During the past several years, I’ve researched the data center market and talked to many people involved in the industry. When I started with that market, I was surprised that many people in it assumed that I came from Facility, even though I came from IT. At many data center conferences, the majority of the participants were from Facility. The main interests of Facility folks are cooling and power, and IT folks are more or less guests in their house.
This began to change as cloud entered the mainstream. Even Facility folks started to talk about cloud. This is great, but it is rare to find people who know both areas equally well. In other words, data center people focus on data centers and do not see how they relate to cloud. Conversely, cloud people’s major focus is on cloud and they pay little attention to how it is implemented in data centers.
Software-Defined Data Center
According to VMware:
“SDDC is the ideal architecture for private, public, and hybrid clouds. Pioneered by VMware and recognized by the industry and analysts alike, SDDC extends the virtualization concepts you know— abstraction, pooling and automation — to all data center resources and services. Components of the SDDC can be implemented together, or in phases:
· Compute virtualization, network virtualization and software-defined storage deliver abstraction, pooling and automation of the compute, network, and storage infrastructure services.
· Automated management delivers a framework for policy-based management of data center application and services.
· In a software-defined data center, policy-driven automation enables provisioning and ongoing management of logical compute, storage and network services. The result is unprecedented IT agility and efficiency, with flexibility to support today and tomorrow’s hardware and applications.”
Actually, I think we need also to consider power, cooling, space, buildings, and other things to make this a complete model. See my blogs on software-defined power (here and here.) You can check out my software-defined cooling blog here. What about space and buildings? Well, it is probably not possible to dynamically allocate space and buildings on demand.
Although Herrod left VMware, VMware adopted this concept and expanded it further as software-defined enterprise.
VMware software-defined enterprise vision
Tony Scott’s presentation
Recently, I had a chance to attend a Northern California 7×24 Exchange Chapter meeting at VMware. Tony Scott, CIO of VMware, gave a talk on the software-defined enterprise. The subjects of software-defined data center and software-defined enterprise are complex, and I do not intend to cover them in detail. Those who want to dig into them should refer to VMware sites, such as here and here. Or if you are in a hurry to pick up a quick overview, try this video (under seven minutes; dated May 2014) by Pat Gelsinger, VMware’s CEO. Some of the slides in Scott’s presentation are shown in Gelsinger’s video.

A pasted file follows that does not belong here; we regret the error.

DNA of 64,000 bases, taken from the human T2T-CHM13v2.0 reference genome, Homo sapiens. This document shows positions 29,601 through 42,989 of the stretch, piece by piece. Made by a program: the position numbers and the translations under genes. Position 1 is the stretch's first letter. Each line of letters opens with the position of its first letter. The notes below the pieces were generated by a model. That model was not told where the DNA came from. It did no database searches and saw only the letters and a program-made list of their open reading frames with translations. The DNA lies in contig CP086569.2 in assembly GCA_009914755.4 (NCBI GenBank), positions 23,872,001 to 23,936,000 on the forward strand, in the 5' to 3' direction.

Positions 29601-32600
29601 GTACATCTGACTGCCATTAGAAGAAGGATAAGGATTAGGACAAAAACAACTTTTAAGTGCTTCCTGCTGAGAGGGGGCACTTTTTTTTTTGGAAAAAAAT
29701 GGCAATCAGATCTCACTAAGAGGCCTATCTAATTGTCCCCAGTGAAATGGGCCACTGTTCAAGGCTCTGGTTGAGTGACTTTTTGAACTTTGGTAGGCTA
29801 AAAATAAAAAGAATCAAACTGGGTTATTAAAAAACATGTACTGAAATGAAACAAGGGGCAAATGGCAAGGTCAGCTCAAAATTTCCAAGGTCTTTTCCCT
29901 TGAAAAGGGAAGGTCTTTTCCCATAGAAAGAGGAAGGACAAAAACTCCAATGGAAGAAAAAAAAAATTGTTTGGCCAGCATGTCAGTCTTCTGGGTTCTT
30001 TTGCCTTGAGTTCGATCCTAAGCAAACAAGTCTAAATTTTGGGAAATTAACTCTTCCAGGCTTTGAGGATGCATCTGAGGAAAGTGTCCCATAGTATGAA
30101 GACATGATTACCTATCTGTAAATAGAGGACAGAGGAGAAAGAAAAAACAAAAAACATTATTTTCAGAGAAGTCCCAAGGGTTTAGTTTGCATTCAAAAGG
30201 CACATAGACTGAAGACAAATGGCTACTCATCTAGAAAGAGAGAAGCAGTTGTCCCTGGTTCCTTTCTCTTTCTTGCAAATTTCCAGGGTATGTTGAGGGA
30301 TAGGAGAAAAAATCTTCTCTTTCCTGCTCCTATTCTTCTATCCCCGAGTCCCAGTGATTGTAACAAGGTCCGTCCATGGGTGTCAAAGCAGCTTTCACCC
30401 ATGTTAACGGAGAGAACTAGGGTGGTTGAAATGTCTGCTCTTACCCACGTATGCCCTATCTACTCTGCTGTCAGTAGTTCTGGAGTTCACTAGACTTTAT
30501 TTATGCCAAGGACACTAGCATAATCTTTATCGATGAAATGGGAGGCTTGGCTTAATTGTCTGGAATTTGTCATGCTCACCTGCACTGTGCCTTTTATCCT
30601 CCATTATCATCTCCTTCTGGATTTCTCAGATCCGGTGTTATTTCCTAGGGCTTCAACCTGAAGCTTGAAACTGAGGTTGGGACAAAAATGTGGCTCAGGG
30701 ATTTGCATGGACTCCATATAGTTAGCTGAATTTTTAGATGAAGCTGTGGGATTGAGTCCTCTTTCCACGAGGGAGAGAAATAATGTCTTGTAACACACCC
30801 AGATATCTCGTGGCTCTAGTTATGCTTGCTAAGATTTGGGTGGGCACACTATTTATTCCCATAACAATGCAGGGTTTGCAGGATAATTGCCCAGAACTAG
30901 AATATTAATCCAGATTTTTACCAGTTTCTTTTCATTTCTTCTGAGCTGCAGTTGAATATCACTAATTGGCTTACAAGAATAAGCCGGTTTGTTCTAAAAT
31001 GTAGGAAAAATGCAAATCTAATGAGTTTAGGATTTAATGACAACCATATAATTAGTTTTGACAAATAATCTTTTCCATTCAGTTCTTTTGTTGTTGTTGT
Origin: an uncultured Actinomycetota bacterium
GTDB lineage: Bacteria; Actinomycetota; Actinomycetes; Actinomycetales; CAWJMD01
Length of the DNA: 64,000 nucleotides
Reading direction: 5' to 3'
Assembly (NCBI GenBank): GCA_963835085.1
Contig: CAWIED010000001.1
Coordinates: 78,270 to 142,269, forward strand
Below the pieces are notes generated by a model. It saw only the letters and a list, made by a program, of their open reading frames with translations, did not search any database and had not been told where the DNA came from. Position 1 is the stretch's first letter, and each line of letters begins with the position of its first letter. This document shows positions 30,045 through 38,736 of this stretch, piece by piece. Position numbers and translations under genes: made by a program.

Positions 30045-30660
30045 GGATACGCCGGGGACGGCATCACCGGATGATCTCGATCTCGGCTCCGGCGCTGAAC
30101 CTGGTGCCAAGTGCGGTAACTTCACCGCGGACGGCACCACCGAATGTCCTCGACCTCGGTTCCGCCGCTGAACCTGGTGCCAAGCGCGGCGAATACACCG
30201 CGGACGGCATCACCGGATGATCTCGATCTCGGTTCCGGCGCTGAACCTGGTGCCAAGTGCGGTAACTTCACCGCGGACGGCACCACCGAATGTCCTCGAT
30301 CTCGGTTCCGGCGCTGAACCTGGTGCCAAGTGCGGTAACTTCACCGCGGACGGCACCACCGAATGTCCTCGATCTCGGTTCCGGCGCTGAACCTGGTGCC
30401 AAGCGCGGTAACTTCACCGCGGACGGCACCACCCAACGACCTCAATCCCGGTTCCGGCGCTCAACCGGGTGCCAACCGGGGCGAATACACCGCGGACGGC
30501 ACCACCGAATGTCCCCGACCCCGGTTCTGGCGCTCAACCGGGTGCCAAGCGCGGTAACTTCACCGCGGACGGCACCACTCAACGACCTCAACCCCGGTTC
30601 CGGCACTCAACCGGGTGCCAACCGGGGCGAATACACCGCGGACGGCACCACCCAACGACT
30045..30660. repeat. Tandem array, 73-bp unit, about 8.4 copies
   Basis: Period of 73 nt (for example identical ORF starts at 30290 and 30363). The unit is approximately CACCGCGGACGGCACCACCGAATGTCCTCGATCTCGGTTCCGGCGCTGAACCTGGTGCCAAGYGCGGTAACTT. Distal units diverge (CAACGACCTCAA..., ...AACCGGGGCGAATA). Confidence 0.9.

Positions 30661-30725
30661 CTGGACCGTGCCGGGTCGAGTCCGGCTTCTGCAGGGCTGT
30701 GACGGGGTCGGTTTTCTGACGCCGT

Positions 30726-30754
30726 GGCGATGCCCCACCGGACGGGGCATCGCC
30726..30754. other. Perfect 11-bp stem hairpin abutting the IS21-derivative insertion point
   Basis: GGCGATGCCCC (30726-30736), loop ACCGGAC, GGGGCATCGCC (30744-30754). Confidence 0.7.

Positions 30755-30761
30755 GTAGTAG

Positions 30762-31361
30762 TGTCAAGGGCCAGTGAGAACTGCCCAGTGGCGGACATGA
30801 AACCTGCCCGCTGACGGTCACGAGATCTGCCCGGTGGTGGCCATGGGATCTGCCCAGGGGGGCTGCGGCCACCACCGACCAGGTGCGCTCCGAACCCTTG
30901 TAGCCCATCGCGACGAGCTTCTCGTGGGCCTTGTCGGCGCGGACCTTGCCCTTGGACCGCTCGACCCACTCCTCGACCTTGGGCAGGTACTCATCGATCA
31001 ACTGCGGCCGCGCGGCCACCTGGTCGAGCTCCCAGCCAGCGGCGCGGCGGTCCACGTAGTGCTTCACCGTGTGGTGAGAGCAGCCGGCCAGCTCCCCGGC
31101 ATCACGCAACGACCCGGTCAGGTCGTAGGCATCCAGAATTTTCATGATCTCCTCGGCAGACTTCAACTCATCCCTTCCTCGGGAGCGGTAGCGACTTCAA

Tony Scott, CIO, VMware
Scott started by presenting VMware’s solution on networking virtualization, called NSX, which was productized after the Nicira acquisition by VMware. See the video for the NSX overview, which was given here. Computing and storage virtualization were well ahead of network virtualization. With the advent of the software-defined network, three major elements of a data center (compute, storage, and network) can be defined via software, leading to the software-defined data center and eventually to the software-defined enterprise.
The ultimate goal of SDDC is IT as a service (ITaaS), as shown in the following slide.
Progression of the software-defined enterprise
VMware software-defined enterprise foundation
The benefits of the software-defined enterprise are many. It:
- Is 37% more responsive to IT requests
- Saves 30% of both operations and development staff time
- Increases revenues 26% through new applications and IT services
- Invests 50% of budgets in innovation
- Can secure two-thirds more budget than less mature counterparts
(Source: VMware Journey Benchmark Survey, 4th Wave 2013)
Finally, Tony’s talk was very interesting and contained some material that had no direct relevance to the main topic. Those subjects that dealt with data centers were very entertaining. Among such topics, I cover only the security issue of cloud computing here. Cloud security includes several aspects, but Scott talked about one, external attacks by hackers and how good commercial cloud service providers are dealing with that problem.
Scott was CIO at Microsoft before, where more than 1 million different individuals attacked Microsoft data centers daily. He said he and his team got very good at fending off such attacks. If you were to run your own and protect your own data centers, you would need sophisticated expertise, people, technologies, and tools, and worse yet, you would need to keep up with them, which would cost you a bundle. This was very convincing.